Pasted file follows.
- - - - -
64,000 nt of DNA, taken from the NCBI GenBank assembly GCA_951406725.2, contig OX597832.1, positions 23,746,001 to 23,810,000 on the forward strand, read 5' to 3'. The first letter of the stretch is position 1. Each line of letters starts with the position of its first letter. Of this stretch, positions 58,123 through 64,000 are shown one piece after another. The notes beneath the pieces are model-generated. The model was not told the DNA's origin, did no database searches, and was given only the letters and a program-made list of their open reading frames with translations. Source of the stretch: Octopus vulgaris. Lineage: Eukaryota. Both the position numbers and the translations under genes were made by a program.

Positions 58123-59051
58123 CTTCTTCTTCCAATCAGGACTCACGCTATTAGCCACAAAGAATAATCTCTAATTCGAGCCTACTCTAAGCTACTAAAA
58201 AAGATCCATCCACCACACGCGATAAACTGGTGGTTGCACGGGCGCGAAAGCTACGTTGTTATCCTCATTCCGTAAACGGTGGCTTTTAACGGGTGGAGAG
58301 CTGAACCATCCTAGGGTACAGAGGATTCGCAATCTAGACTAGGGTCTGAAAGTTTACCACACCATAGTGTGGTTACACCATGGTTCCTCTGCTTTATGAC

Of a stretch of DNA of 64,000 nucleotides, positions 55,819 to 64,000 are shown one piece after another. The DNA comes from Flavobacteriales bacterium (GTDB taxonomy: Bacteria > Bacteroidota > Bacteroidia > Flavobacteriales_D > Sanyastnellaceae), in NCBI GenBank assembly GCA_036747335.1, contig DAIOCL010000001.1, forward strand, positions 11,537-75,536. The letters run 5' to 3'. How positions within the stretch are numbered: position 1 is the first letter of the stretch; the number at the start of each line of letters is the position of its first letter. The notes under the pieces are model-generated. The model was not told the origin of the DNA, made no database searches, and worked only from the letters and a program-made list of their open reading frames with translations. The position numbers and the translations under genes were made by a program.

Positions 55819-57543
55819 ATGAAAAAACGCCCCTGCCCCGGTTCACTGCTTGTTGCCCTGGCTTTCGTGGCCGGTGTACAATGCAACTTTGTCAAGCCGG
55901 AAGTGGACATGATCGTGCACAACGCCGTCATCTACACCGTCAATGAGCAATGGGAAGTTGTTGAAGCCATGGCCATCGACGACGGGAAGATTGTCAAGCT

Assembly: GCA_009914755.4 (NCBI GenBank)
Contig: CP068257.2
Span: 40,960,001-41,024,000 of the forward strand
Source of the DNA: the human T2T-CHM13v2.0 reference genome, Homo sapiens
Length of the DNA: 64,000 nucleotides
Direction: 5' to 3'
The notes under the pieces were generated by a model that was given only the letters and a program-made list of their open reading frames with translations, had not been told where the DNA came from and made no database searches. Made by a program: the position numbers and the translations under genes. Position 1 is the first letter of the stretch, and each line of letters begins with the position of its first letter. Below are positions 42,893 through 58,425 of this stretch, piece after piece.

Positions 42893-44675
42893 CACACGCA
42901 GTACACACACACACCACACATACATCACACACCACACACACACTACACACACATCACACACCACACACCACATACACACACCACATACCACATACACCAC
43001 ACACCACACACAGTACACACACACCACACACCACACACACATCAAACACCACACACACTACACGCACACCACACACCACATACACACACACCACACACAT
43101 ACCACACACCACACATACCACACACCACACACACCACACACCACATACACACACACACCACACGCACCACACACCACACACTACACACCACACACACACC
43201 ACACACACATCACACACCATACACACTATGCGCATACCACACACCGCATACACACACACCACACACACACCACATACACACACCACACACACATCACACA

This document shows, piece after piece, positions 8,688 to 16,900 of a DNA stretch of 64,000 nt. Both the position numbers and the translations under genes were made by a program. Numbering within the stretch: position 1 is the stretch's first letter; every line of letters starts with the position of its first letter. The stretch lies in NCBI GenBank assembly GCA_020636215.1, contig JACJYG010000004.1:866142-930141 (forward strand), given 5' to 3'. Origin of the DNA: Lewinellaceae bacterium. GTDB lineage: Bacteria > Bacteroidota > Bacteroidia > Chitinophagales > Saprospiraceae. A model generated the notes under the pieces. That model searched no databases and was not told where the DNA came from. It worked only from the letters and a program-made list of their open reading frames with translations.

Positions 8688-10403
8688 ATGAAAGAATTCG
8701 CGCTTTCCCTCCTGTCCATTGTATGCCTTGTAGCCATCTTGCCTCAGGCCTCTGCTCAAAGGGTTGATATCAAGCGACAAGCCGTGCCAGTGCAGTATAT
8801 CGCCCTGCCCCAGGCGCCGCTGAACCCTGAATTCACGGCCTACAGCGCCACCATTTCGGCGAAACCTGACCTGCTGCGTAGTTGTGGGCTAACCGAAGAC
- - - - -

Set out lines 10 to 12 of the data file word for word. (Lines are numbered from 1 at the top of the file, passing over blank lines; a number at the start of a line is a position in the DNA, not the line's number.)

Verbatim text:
Assembly: GCA_009914755.4 (NCBI GenBank)
Contig: CP068257.2
Span: 40,960,001-41,024,000 of the forward strand